Training specialists are battling with unsupportive managers to establish the new skills delivery methods according to our recent survey. Stephanie Sparrow analyses the findings
Lack of commitment from senior managers is a major barrier to the effective delivery of on-line learning. So say training departments in their response to a national survey conducted by Training magazine and Xebec McGraw-Hill.
The survey, Corporate Foundations for E-Learning Success, which appeared in our June edition, looked at the implementation of on-line learning and its impact on trainers.
Responses show the type of challenges that on-line learning presents. Training sessions will become shorter, more focused and often just-in-time in nature. This means that trainers will need to develop new key skills, including their ability to integrate on- and off-line training activities, coaching and facilitation.
Trainers are enthusiastic about the challenge, with 69 per cent feeling that it will add to their role, but there are also concerns. They are worried about a reduced opportunity to share learning and about the practical side: trainers are anxious about the increased technical knowledge required and also the difficulty in selecting suppliers.
This anxiety is also reflected in the lack of confidence about their new roles. Very few training departments and teams seem to feel that they are fully competent in their new roles as on-line trainers (5 per cent) although 30 per cent did feel that they were making substantial progress.
Use of intranets
So how is training delivered and what systems did the respondents have in place?
Corporate intranets are making their mark, as 78 per cent of you now have one, but this is not matched by their use for training.
Of those of you who have a corporate intranet or web browser to access corporate information and documentation just over a quarter, or 28 per cent, currently use it to deliver on-line training. Another quarter currently do not use their intranet to deliver training but plan to within one year, and in the longer term, 23 per cent of those with an intranet state that they plan to use it for training delivery within three years.
This leaves the final 24 per cent of respondents who do not use their intranet for on-line training and has no plans to do so. And so from the survey results it looks like interactive learning delivered by CD-Rom will continue to have a large presence in the foreseeable future.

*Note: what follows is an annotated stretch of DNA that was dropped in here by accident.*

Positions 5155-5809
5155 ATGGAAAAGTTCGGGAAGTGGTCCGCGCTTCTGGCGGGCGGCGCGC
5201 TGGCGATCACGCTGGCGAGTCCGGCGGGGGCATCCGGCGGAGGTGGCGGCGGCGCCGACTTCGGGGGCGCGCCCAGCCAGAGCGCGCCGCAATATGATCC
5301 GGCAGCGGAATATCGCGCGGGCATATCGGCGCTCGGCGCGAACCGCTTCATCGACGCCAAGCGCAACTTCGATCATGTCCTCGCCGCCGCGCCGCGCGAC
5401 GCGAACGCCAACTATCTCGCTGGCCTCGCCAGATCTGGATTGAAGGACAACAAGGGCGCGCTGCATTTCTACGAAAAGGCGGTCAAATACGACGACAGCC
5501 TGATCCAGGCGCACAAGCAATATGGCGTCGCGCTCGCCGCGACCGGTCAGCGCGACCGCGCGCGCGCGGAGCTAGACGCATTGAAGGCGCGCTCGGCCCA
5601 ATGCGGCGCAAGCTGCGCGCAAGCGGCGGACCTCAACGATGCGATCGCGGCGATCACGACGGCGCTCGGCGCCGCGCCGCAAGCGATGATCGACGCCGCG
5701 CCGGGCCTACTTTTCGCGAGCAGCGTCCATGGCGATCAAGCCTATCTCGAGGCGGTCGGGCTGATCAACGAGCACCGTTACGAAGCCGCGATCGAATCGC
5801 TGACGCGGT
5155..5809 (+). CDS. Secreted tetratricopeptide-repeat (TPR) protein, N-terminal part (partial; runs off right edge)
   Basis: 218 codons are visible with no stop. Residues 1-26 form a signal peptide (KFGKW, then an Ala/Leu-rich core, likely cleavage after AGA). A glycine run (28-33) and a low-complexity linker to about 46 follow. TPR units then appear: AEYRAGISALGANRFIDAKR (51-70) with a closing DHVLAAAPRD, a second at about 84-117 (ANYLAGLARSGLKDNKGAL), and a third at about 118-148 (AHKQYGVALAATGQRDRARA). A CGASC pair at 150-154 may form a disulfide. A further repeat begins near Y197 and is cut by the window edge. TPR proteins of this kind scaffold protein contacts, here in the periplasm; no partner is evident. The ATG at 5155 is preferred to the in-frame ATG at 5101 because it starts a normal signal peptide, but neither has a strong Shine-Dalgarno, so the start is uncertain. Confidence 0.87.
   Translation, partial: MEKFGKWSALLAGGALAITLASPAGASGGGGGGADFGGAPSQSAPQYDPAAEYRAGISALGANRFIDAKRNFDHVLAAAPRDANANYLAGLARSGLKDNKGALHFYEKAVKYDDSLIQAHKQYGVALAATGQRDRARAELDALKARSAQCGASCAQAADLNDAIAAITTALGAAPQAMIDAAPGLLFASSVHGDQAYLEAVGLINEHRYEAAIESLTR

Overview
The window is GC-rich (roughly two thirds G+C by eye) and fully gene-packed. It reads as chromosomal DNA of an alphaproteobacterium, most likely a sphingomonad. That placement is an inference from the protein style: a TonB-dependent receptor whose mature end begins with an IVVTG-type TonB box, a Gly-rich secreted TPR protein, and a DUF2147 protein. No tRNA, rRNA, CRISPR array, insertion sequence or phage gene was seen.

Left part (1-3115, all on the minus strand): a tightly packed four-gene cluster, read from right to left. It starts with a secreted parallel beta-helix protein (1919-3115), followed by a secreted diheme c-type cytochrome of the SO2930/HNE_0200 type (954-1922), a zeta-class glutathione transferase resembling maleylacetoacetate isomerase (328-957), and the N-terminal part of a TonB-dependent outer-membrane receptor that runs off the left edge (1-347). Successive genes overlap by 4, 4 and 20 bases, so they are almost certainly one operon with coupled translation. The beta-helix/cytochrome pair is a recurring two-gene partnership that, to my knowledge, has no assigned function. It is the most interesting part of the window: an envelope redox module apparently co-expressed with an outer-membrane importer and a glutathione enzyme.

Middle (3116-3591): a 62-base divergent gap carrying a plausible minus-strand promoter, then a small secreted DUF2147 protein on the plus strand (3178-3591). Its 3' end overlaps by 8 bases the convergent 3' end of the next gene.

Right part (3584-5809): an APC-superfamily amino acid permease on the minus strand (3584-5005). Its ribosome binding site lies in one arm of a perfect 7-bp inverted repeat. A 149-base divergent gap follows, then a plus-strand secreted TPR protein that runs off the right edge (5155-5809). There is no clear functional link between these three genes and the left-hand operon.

Those who do use the intranet primarily see it as a means to deliver IT or technical skills training, as 66 per cent has said.
Other popular areas for intranets are corporate issues such as health and safety, induction and equal opportunities and soft skills.
Using the Internet
Eighteen per cent of respondents said that their organisation uses the Internet as a means of delivering training to its employees, and these people are primarily in the communications, education and consultancy sectors.
In the future, 42 per cent say that they plan to use the Internet for training delivery within three years, but 38 per cent state that they have no plans to do so.
Those who already use the intranet to deliver training have set their sights on using it for management skills and professional development, with 27 per cent indicating that they will be delivering this skill area over their intranets in the near future. This was closely followed by customer care and personal skills.
Cultural aspects of the business appear to be the main issues in preventing the effective delivery of on-line training.
For those who have an intranet but do not necessarily use it for training, the greatest issue preventing effective delivery of e-learning is "interruptions at the desktop" at 40 per cent.